Friday, January 28, 2005

Amsterdam Summit for the Future Day 3

Day 3 of the Club of Amsterdam Summit for the Future 2005.

This was a day for summarizing and wrapping up. Before I get to that, let me go back to Day 2 and a few more words on the Media & Entertainment “Knowledge Stream.”

See Day 2 blog down the list for more on this, but Gerd Leonhard, co-author of The Future of Music (Manifesto for the digital music revolution) made a splash in this session. What really struck me was how sweeping a change the music and other media content businesses face, given the emergence of ubiquitous, always on broadband, delivered to your home and office but most especially to your mobile devices. This is something I have talked about, and certainly heard from many sources for a while. But Leonhard crystallized the coming changes in a succinct and powerful way.

A few highlights, taken from his presentation, and appearing also in the book and at Gerd’s website,

In less than 10 years, probably 5, everyone in rich counties will be always on line with decent band width, and in fact people won’t realize when they are off line. (This will be a growing reality in poor countries as well.)
All content that can be digitized will be always online, legal or not.
Music & entertainment will live on the network, not in your box.
It will not matter to you where content is, access is all that matters.
With more and more digital content available, browsing is out, filtering is in.
The future is in having access to music, rather than owning it. But having access will enable all kinds of up-selling and the music/entertainment community can make much more money, not less money if they get this.
In the future new artists will likely pay you to download their music.
Delivering this access to phones via subscription is the likely business model of choice. Imagine access to the entire Sony music library for $5 annual subscription on 300 million Chinese cell phones.

Ok, so that was eye-popping.

The summary was also excellent. First a panel of students, who came from many places in Europe. Their comment: the oldies were insufficiently global in our outlook, and concentrate too much on “luxury problems” rather than core problems of the have-nots of planet earth.

The keenest student observation went like this: “Look, you all are waiting for us to morph into the idealist generation that you were long ago. We are the MTV generation, so we party. But we are no less concerned about the future, in fact we are more concerned than you were because the problems are worse. We will be driven by stark realism, not idealism. If we don’t act, we may not survive.”

Next came the panel of “philosophers”, a nice innovation of the Club of Amsterdam. Each Knowledge Stream had an assigned philosopher. Not all were trained in philosophy, but all attempted to take a philosophical perspective. Key observations: We say we are becoming and should become a more integrated world, but what do we mean by integrated? We say we are becoming and should become knowledge societies, but what do we mean by that? Most interesting, they said, is the term, preferred future, which the Club had urged as a key outcome.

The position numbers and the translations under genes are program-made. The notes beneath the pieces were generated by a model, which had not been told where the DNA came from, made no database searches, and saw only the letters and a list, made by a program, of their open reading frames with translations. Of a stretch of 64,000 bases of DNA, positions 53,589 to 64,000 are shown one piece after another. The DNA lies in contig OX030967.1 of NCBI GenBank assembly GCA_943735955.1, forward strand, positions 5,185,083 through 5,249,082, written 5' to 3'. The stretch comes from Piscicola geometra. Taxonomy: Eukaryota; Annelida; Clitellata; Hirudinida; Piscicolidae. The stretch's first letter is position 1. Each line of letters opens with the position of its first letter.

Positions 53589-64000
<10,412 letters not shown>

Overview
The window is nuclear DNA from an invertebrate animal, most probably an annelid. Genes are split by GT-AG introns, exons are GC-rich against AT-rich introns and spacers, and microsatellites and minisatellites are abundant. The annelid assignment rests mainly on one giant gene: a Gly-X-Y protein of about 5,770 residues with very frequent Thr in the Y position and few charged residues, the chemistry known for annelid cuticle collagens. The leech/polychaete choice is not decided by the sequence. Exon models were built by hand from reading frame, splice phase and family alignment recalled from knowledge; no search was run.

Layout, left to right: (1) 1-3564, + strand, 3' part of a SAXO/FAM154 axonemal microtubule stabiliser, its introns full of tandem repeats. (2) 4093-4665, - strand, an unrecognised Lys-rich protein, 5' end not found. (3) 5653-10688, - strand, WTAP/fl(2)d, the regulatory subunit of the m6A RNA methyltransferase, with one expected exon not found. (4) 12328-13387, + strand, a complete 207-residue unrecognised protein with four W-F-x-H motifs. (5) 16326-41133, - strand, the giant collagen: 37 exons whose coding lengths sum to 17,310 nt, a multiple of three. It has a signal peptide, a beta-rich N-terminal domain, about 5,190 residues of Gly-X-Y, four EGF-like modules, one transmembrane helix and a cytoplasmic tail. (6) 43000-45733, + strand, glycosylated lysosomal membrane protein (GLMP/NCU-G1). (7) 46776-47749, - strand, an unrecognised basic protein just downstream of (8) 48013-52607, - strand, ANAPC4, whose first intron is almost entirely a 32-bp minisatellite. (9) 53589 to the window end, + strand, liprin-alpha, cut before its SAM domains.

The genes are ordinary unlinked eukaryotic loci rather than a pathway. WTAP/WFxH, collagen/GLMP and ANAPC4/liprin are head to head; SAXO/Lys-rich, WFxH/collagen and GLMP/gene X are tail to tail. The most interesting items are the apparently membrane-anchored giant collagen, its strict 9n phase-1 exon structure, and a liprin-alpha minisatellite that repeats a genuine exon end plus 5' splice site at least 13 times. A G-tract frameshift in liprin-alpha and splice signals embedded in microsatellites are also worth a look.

Preferred future comes down to questions of value. And the concept of “the” preferred future seemed dangerous to them, suggesting that a single preferred future ought to eliminate all other alternatives. Instead, what seems valuable and worth working toward is a world where each person can create their own version of their own preferred future, that is improving the conditions and increasing the capacity for people to choose.

Finally, several futurists including me joined in a final panel for summarizing. This panel emphasized the need for wisdom beyond mere knowledge, which is becoming a commodity. You can find or purchase knowledge more and more easily. To make any progress we need insight, wisdom, and the will to act.

So that was the Summit for the Future. A few things are more clear as a result, for me. Gatherings to consider the future have a power to them. When you see how far there is to go, and how tiny, in the grand scheme, is even a sizable group of participants, you can still be heartened by the common purpose.

Standing out above everything else is the clear impression that we are far more global a society than we even know, even as we mouth the phrase all the time. The cross-cultural commonality of concerns is obvious when you are in this kind of setting. The commonality of mental models for seeing the future is striking. We are in fact becoming one even as it can appear we are coming apart.

The conference several times referred to the Digital Native generation after I introduced that concept (and Gerd Leonhard later reinforced it). As we closed, a young person coined a new one. We are not only the first digital natives, he said, but also the first true global natives.

Check out the Club of Amsterdam, their free newsletter, great website, and multiple programs they do through the year. If all goes well. will be joining forces with the Club in some fruitful ways.

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